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Intermission: Reflections on the Writing Process

Be courageous and try to write in a way that scares you a little.

Holley Gerth

Doing the Work            

 

Success is hardly ever convenient.

 

Almost every day I have a visitor.  The visitor often arrives in the early morning hours, long before I have awoken from sleep. I am usually lulled to consciousness by her presence, but I seldom greet her right away.  When I try to ignore her, she becomes insistent that I “GET UP,” and give her due respect.  I make excuses and tell her, “We can talk later,” or “I’ll tell you what you need to hear as soon as I get up.” At times, the visitor is relentless, so I am forced to stretch my heart, mind and soul to life because she never accepts only part of my attention.  She requires ALL or nothing.  Even after I have conceded to put aside how unreasonable it is for me to be up at such a dreadful hour, she demands that I get to work and reminds me that this process will take hours.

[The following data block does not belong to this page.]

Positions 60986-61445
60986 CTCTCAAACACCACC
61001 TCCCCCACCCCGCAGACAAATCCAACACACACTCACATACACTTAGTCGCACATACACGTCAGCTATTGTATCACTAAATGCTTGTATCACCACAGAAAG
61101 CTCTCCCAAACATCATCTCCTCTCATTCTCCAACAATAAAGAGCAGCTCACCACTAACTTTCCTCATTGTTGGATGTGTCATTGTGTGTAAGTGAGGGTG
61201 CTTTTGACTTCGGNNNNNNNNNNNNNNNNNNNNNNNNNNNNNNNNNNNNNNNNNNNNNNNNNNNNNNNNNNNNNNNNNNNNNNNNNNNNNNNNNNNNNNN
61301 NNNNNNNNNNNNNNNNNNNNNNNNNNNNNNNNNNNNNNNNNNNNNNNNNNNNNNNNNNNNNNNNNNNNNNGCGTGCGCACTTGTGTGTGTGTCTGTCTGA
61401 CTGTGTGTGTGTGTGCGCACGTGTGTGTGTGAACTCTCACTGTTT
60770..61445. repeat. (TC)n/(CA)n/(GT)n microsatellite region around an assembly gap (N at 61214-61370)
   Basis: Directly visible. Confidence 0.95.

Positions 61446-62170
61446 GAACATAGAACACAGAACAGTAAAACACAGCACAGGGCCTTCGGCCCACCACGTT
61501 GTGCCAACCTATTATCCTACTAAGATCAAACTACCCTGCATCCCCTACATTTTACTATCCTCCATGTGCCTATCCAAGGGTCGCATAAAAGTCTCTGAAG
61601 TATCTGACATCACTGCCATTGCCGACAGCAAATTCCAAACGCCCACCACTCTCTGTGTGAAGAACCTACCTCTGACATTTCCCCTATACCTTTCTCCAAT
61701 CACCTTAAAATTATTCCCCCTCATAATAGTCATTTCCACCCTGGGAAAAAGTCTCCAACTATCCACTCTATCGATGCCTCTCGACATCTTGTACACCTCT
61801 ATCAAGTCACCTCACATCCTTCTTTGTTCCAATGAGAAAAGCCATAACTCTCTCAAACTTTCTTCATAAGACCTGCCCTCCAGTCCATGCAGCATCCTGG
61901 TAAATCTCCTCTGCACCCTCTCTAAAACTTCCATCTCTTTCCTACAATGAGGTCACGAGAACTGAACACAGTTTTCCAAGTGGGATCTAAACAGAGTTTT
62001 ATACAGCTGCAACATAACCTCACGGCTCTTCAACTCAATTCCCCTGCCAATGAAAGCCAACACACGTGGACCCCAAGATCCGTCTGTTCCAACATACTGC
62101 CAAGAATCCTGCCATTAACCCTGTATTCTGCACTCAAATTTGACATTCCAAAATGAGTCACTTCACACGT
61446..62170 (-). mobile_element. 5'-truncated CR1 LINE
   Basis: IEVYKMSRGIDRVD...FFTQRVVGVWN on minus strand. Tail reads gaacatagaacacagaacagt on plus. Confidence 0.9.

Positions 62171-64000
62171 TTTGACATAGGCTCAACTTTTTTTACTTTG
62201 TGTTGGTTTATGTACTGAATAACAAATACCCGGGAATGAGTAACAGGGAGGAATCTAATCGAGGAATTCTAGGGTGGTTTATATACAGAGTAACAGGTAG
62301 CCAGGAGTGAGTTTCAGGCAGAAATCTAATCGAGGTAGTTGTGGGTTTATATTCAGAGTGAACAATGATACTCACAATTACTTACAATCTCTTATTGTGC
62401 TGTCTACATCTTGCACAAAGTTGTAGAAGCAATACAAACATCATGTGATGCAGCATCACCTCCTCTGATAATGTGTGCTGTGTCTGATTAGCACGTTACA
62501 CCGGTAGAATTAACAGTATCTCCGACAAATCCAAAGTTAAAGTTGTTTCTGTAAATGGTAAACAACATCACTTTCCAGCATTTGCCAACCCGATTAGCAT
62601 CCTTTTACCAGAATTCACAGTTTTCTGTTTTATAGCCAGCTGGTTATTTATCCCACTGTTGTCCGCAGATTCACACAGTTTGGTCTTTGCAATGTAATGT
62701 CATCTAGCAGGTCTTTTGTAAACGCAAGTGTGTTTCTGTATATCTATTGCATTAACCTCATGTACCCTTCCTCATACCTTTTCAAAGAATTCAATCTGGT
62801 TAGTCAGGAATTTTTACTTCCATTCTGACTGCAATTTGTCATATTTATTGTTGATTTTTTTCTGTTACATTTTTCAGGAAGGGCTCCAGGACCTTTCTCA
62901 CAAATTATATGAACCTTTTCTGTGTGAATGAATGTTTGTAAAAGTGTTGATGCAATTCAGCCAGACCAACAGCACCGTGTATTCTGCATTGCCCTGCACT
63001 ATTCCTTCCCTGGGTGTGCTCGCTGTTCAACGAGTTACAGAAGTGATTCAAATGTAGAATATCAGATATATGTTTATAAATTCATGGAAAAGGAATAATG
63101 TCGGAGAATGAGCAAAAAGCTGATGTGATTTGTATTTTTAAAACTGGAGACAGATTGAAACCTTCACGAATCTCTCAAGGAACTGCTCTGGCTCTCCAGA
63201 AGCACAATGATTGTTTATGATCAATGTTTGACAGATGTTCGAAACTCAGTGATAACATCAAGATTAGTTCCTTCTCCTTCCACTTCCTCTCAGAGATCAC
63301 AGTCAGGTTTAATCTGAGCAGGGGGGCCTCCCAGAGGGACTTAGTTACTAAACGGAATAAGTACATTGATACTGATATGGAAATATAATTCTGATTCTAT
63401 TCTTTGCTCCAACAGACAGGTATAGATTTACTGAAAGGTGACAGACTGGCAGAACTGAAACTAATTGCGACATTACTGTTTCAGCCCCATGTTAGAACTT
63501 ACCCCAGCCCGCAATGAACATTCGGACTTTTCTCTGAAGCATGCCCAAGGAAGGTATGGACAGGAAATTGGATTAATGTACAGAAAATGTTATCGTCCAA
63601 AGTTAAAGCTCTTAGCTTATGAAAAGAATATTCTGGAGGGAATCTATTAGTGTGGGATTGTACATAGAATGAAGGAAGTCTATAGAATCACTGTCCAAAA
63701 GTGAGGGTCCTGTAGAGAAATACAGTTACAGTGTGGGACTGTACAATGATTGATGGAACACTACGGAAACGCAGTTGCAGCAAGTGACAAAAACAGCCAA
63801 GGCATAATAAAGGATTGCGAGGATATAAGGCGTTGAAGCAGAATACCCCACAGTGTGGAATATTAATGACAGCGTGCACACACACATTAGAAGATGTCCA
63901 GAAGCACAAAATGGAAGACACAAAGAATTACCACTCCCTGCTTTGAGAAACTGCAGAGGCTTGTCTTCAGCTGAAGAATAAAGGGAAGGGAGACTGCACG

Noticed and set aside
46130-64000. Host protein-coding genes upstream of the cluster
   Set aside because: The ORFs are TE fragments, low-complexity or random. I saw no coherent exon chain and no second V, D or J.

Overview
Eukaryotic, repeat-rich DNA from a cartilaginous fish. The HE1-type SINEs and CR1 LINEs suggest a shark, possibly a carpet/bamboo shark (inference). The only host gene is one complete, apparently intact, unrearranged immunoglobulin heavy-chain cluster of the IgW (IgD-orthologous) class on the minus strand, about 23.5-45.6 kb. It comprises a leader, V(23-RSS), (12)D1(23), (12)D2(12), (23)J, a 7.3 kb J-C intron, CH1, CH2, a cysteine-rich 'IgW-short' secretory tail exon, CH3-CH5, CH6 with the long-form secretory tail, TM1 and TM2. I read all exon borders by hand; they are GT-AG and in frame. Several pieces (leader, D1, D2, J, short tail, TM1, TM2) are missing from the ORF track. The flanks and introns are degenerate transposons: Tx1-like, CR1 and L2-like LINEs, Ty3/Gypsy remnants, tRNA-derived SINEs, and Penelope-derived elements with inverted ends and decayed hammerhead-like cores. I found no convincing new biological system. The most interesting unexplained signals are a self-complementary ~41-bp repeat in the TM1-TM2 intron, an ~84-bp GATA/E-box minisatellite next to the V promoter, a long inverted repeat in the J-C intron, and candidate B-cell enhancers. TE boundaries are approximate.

Sometimes, despite of the visitor’s prodding, I am able to go back to sleep.  Just like the poet, Gwendolyn Brooks, described, my retreat into the “coolness of snug unawareness” is a small but sweet victory.  Even though I promise myself (and the visitor) that I will do the work at another time, I rarely do.  The visitor matches my stubborn will with silence.  If I am lucky, she only stays away for a day or a week, but during the absence, I’m listening, looking, hoping and thirsting for her voice so I can do the work. 

The visitor always returns because she knows that the work is the only reason I’m alive.  Each time she visits, she brings a key that gives me access to all the tools I need for every task.  Today, included with those tools is discipline.  Yesterday was patience.  The toolbox often includes love, vision and forgiveness.  And always words and words and words, so that I can do the work.

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